HjemGrupperSnakMereZeitgeist
Søg På Websted
På dette site bruger vi cookies til at levere vores ydelser, forbedre performance, til analyseformål, og (hvis brugeren ikke er logget ind) til reklamer. Ved at bruge LibraryThing anerkender du at have læst og forstået vores vilkår og betingelser inklusive vores politik for håndtering af brugeroplysninger. Din brug af dette site og dets ydelser er underlagt disse vilkår og betingelser.

Resultater fra Google Bøger

Klik på en miniature for at gå til Google Books

Indlæser...

Man-of-war life : a boy’s experience in the United States Navy, during a voyage around the world in a ship-of-the-line

af Charles Nordhoff

MedlemmerAnmeldelserPopularitetGennemsnitlig vurderingSamtaler
411607,934 (4)Ingen
Like many a restless teenager before him, Charles Nordhoff craved excitement and in 1844, when barely 14, he managed to talk his way into the US Navy. A bookish lad who had been apprenticed to a printer, Nordhoff was better educated than most of his fellow seamen, and was well equipped to describe what became a three-year round-the-world adventure. He was lucky in his ship, USS Columbus, a large 74-gun ship of the line that had been chosen to undertake a diplomatic mission to China, and then to Japan, in an abortive attempt to open the latter to American trade. In the course of this voyage, Nordhoff was to see many countries of south-east Asia and the Far East, before crossing the Pacific, visiting South America, rounding Cape Horn, and finally returning to Norfolk, Virginia, having crossed the Equator six times. Apart from its descriptions of exotic climes, much of the interest in the book lies in a boys view of naval life and how the ship was run. The US Navy was small and followed very conservative principles, with an emphasis on discipline, routine and training that would have been familiar a century earlier. However, it was also subtly different: more humane in its treatment of the crew, less draconian in punishment, and a promoter of what would be considered Victorian moral values. The book offers a valuable and entertaining account of life in the last days of the sailing warship.… (mere)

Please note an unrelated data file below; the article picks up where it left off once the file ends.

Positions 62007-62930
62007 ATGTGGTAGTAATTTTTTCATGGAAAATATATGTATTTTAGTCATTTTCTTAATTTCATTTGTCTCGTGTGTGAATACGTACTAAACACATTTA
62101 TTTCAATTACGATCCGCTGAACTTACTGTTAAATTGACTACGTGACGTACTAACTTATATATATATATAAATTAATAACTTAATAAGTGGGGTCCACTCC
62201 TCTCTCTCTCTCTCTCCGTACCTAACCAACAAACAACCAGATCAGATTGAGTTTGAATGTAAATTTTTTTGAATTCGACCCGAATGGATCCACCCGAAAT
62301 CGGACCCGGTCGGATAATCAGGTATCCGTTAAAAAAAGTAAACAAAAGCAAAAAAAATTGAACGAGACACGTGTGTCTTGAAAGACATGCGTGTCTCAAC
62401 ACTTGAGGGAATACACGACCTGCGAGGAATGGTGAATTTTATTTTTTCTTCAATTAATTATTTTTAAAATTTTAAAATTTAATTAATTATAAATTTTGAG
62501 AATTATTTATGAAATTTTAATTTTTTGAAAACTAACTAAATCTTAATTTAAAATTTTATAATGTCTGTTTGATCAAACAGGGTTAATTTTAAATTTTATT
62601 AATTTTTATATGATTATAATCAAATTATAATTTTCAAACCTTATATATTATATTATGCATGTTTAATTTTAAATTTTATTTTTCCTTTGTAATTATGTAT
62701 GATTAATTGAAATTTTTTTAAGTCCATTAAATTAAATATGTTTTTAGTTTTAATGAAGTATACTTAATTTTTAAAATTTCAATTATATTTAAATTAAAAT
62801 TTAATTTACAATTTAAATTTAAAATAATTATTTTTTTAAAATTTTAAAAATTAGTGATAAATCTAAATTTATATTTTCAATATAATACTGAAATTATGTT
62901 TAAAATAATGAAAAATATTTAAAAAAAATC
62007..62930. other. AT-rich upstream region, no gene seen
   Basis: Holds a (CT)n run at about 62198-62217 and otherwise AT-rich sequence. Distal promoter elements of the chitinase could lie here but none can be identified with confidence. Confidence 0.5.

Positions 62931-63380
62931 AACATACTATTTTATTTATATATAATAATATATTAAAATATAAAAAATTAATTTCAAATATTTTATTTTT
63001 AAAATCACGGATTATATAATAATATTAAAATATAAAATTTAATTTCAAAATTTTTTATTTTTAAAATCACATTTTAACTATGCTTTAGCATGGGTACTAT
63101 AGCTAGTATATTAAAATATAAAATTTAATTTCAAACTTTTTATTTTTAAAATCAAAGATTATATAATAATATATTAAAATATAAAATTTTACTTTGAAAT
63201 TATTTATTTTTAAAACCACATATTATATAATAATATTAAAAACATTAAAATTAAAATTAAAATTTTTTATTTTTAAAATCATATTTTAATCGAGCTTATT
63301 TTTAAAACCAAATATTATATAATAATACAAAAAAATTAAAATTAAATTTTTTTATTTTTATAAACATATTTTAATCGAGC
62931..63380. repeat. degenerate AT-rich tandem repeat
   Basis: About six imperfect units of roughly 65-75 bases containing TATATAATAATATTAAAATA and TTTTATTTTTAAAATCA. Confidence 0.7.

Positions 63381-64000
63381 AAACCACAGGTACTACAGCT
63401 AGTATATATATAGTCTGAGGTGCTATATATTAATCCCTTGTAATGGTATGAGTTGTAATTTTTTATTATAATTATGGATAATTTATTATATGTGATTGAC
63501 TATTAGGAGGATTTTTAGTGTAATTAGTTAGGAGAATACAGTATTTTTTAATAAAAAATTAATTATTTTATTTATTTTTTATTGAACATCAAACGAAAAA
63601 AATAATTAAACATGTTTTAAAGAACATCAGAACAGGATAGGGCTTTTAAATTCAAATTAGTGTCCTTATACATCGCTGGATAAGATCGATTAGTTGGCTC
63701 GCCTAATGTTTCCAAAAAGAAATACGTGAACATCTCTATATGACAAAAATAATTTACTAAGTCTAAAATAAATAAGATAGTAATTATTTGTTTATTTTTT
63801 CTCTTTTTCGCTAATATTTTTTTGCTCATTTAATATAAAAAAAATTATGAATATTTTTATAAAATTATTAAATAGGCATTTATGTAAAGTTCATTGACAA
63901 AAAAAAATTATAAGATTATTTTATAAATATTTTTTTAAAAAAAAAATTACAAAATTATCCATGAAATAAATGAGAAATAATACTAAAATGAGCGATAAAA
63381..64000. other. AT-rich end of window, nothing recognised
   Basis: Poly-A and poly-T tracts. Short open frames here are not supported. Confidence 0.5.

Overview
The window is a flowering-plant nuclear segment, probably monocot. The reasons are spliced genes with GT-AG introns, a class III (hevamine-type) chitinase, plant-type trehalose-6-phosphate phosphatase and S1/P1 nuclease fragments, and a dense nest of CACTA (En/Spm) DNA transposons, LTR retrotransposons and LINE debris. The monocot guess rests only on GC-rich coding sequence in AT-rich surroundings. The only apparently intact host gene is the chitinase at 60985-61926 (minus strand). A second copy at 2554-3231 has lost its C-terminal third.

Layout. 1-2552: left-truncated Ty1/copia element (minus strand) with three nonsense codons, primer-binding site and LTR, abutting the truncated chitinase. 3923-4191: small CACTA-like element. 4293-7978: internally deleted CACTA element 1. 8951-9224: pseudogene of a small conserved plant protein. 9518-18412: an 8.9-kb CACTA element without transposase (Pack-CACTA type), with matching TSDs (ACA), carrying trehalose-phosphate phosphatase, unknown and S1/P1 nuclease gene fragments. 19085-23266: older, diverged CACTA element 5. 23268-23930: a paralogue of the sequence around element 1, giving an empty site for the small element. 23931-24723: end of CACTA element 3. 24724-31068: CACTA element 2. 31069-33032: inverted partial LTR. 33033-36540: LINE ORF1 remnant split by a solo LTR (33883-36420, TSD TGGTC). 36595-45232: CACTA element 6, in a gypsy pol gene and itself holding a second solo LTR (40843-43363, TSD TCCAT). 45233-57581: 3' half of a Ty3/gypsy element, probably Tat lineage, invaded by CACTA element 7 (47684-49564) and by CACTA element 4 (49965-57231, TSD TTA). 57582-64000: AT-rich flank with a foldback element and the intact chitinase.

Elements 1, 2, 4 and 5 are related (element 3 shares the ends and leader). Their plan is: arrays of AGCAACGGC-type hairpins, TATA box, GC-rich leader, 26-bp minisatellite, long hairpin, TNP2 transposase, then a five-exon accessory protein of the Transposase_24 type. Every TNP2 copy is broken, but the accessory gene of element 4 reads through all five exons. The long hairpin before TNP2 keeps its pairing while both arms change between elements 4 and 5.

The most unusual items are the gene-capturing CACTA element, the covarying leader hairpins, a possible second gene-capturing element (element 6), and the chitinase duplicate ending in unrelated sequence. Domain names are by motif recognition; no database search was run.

Indlæser...

Bliv medlem af LibraryThing for at finde ud af, om du vil kunne lide denne bog.

Der er ingen diskussionstråde på Snak om denne bog.

Charles Nordhoff ran away from home to join the US Navy in 1845. This book is about his around the world voyage while serving as a "ships boy" or apprentice. the book is a good source of day to day living in the forecastle or below decks. There are not many first hand accounts of the enlisted mans life from these days. Although this is a good book the author did write it about 10 years after and included abservations that he could not have been privy to at that time. in all a very worth while read and highly recomended.
This Charles Nordhoff was the grandfather of the co-author Charles Nordhoff of the book "Mutiny On The Bounty" ( )
  usnmm2 | Oct 27, 2007 |
ingen anmeldelser | tilføj en anmeldelse

Belongs to Series

Tilhører Forlagsserien

Du bliver nødt til at logge ind for at redigere data i Almen Viden.
For mere hjælp se Almen Viden hjælpesiden.
Kanonisk titel
Oplysninger fra den engelske Almen Viden Redigér teksten, så den bliver dansk.
Originaltitel
Alternative titler
Oprindelig udgivelsesdato
Personer/Figurer
Vigtige steder
Vigtige begivenheder
Beslægtede film
Indskrift
Tilegnelse
Første ord
Citater
Sidste ord
Oplysning om flertydighed
Forlagets redaktører
Bagsidecitater
Originalsprog
Canonical DDC/MDS
Canonical LCC

Henvisninger til dette værk andre steder.

Wikipedia på engelsk

Ingen

Like many a restless teenager before him, Charles Nordhoff craved excitement and in 1844, when barely 14, he managed to talk his way into the US Navy. A bookish lad who had been apprenticed to a printer, Nordhoff was better educated than most of his fellow seamen, and was well equipped to describe what became a three-year round-the-world adventure. He was lucky in his ship, USS Columbus, a large 74-gun ship of the line that had been chosen to undertake a diplomatic mission to China, and then to Japan, in an abortive attempt to open the latter to American trade. In the course of this voyage, Nordhoff was to see many countries of south-east Asia and the Far East, before crossing the Pacific, visiting South America, rounding Cape Horn, and finally returning to Norfolk, Virginia, having crossed the Equator six times. Apart from its descriptions of exotic climes, much of the interest in the book lies in a boys view of naval life and how the ship was run. The US Navy was small and followed very conservative principles, with an emphasis on discipline, routine and training that would have been familiar a century earlier. However, it was also subtly different: more humane in its treatment of the crew, less draconian in punishment, and a promoter of what would be considered Victorian moral values. The book offers a valuable and entertaining account of life in the last days of the sailing warship.

No library descriptions found.

Beskrivelse af bogen
Haiku-resume

Current Discussions

Ingen

Populære omslag

Quick Links

Vurdering

Gennemsnit: (4)
0.5
1
1.5
2
2.5
3 1
3.5
4 2
4.5
5 1

Er det dig?

Bliv LibraryThing-forfatter.

 

Om | Kontakt | LibraryThing.com | Brugerbetingelser/Håndtering af brugeroplysninger | Hjælp/FAQs | Blog | Butik | APIs | TinyCat | Efterladte biblioteker | Tidlige Anmeldere | Almen Viden | 204,201,264 bøger! | Topbjælke: Altid synlig